A young dog was brought into a local veterinary emergency/specialty hospital on a stretcher on the eve of January 18, 2016 accompanied by three individuals identified as his owners. It was learned that the pup had suffered physical disciplinary action at the hands of his owners who subsequently abandoned him at the facility. The veterinary hospital cared for the dog for several days before placing him in a rescue organization where he was given the name of Walter. Walter had a severe injury to his spinal cord which impacted his ability to walk.
A few weeks later I learned about Walter from a friend of mine who asked if acupuncture could help him. I was currently pursuing my training for acupuncture certification. Both my husband, Michael, and I became interested in this dog's plight and we decided to attend a fundraiser to meet Walter. After a brief meeting and photo op we re-entered the crowd of people that filled the venue. Within a short time, Walter broke free from the handler, drug himself across the floor and through a sea of people, stopped directly in front of me and looked up. This was the moment. It was a moment of clarity that this dog needed us.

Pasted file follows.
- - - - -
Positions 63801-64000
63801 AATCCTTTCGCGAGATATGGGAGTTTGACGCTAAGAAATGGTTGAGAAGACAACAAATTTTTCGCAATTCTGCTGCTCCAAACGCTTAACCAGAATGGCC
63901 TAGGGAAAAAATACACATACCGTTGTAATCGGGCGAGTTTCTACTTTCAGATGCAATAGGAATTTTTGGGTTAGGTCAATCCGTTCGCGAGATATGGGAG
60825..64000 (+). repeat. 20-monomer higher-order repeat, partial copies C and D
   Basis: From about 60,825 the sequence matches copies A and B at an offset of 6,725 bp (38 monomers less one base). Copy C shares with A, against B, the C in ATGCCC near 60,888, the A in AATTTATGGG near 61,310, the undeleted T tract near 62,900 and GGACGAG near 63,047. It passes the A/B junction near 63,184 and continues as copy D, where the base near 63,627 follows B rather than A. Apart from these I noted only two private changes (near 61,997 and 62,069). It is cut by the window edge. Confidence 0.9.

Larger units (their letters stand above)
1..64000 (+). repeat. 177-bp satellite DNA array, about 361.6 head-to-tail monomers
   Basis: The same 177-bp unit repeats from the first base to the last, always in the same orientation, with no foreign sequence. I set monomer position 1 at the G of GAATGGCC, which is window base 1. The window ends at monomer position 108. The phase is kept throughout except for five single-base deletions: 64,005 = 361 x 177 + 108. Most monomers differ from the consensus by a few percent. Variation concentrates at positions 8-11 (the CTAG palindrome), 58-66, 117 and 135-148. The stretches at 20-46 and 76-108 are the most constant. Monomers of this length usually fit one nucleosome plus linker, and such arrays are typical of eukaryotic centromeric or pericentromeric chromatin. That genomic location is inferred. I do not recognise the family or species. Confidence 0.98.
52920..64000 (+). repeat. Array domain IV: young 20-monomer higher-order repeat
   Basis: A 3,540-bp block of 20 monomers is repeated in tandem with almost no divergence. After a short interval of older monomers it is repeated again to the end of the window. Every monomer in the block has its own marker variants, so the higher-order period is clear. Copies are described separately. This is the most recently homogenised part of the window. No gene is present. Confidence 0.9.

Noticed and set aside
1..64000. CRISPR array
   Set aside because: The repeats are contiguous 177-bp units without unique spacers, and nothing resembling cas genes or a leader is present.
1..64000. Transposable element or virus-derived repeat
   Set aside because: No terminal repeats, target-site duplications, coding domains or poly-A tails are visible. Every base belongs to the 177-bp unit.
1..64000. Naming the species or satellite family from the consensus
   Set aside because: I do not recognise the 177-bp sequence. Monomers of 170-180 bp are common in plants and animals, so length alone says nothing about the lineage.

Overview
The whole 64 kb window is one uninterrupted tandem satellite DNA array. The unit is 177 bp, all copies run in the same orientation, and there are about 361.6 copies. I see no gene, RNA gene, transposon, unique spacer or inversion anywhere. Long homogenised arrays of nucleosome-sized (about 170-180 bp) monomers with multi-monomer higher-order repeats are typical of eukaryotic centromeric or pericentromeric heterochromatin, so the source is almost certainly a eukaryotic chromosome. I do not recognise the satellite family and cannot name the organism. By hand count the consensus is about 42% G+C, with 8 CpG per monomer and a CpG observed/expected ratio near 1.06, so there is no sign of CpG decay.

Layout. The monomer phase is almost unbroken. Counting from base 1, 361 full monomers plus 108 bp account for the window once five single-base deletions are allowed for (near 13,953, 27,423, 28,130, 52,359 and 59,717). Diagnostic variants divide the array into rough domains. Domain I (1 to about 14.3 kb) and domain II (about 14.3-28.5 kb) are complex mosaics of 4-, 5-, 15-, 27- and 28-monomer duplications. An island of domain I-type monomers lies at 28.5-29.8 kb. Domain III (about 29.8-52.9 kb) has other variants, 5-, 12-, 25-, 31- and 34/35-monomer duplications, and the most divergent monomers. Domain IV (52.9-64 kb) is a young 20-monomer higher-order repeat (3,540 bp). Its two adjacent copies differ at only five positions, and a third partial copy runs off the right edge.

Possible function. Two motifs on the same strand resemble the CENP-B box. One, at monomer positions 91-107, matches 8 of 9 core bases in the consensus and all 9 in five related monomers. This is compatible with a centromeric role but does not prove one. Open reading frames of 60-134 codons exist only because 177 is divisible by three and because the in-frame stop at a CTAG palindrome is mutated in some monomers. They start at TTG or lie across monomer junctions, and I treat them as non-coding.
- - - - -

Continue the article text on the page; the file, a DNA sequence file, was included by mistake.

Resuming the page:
Knowing that his needs were so great between lack of mobility and incontinence issues, Michael and I offered to foster him in our home so that we could get to work to see if we could restore neurologic function and mobility. Sadly, an MRI showed that he had a very guarded prognosis for return of function but we still wanted to give him every opportunity.
After one month, we decided to adopt him. With a clean start we chose to rename him Chauncy, a French name meaning 'good fortune'.
My husband and I worked so hard employing a number of different modalities to try to restore Chauncy's body. I was doing all that I could do but I also employed the help of others who could provide therapies I couldn't, such as hydrotherapy. I was having to drive him far across town for rehabilitation services. We were able to make him stronger, improve his range of motion, and make him comfortable, but we were unable to get him walking on his own. The injury to his spinal cord was not to be overcome.
I had learned so many lessons from Chauncy but what became most apparent to me was the lack of physical rehabilitation services for veterinary patients in my own neighborhood. I also learned that I loved providing this type of care. This experience is what inspired me to pursue additional training so that I could not only help dogs like Chauncy, but dogs (and cats) with other physical rehabilitation needs. It has been an honor and a privilege to work in general medicine for so many years, but I have come to understand that I can provide a much needed group of services to help our companion animals live their best lives longer.
-Dr. Laura Surovi
Chauncy is one of 49 Pit Bulls who appears in award-winning photographer Greg Murray's book "Pit Bull Heroes: 49 Underdogs with Resilience and Heart"